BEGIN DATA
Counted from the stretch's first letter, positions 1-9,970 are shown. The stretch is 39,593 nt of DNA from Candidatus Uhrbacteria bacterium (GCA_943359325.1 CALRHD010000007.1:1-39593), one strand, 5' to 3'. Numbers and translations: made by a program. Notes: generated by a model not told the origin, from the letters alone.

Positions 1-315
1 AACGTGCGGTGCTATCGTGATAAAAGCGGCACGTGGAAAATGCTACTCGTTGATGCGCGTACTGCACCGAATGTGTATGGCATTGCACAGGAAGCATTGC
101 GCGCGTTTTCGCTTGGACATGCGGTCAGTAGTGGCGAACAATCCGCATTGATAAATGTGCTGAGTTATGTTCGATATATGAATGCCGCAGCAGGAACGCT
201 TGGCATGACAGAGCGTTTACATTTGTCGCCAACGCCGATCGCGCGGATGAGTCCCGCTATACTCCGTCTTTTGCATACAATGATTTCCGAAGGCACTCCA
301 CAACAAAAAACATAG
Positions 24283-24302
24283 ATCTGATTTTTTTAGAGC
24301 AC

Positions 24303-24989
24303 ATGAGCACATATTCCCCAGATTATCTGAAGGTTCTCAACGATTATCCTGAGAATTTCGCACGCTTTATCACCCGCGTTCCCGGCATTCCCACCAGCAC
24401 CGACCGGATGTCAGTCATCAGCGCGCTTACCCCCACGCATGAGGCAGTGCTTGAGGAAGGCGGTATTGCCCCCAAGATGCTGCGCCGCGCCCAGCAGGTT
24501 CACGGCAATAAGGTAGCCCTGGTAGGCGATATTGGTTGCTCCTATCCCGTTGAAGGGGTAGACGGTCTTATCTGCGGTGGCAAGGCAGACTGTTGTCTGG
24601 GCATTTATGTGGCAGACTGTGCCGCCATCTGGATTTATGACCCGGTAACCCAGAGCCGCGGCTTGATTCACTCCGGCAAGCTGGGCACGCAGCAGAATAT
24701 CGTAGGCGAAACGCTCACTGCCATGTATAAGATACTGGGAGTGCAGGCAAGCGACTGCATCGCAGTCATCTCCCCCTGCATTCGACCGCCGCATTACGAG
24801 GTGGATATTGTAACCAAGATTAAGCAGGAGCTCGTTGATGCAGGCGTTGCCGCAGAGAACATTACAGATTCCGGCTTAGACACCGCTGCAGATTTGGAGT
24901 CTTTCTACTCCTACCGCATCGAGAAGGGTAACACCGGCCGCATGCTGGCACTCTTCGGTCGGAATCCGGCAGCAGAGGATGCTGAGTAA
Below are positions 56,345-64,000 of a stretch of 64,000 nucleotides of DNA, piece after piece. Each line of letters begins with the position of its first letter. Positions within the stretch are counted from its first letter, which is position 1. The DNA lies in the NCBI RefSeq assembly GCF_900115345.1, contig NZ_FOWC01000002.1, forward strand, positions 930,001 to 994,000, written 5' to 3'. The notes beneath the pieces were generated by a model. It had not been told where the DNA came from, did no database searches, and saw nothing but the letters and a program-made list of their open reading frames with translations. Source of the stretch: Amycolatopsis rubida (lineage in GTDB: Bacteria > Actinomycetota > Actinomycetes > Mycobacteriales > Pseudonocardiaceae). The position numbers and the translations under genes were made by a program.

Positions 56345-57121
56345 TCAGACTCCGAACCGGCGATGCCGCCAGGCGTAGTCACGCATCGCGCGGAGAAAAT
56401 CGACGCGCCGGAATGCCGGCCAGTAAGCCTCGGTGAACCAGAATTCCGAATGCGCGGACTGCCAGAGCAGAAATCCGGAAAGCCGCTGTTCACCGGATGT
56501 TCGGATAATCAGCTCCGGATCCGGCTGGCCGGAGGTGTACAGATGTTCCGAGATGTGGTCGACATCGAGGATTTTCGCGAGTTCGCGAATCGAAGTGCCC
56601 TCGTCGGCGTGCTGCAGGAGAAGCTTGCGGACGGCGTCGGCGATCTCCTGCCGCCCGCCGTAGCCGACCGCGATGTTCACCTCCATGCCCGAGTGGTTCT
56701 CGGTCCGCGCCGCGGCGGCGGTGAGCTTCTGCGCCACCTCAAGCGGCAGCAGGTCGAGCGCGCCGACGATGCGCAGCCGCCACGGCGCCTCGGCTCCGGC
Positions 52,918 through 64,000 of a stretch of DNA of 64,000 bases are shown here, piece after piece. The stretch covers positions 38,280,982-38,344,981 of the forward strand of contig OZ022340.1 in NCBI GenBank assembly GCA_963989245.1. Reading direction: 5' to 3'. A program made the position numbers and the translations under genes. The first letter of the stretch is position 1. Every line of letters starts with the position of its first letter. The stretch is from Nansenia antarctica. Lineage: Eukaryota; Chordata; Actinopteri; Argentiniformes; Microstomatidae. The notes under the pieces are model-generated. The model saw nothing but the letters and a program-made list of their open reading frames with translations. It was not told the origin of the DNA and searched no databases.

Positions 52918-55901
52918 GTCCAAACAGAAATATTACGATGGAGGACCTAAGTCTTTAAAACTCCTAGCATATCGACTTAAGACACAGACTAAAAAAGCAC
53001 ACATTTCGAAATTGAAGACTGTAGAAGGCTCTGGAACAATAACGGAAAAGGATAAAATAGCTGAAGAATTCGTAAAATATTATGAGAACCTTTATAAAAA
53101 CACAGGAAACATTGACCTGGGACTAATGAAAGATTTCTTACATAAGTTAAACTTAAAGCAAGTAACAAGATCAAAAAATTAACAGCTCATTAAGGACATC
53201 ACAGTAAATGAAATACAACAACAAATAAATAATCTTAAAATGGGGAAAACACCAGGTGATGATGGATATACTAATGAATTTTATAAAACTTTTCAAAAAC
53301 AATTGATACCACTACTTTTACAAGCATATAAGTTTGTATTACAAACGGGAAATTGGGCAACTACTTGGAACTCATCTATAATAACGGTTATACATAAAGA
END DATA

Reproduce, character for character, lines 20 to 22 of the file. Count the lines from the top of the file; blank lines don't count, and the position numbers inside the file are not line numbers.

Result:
56345 TCAGACTCCGAACCGGCGATGCCGCCAGGCGTAGTCACGCATCGCGCGGAGAAAAT
56401 CGACGCGCCGGAATGCCGGCCAGTAAGCCTCGGTGAACCAGAATTCCGAATGCGCGGACTGCCAGAGCAGAAATCCGGAAAGCCGCTGTTCACCGGATGT
56501 TCGGATAATCAGCTCCGGATCCGGCTGGCCGGAGGTGTACAGATGTTCCGAGATGTGGTCGACATCGAGGATTTTCGCGAGTTCGCGAATCGAAGTGCCC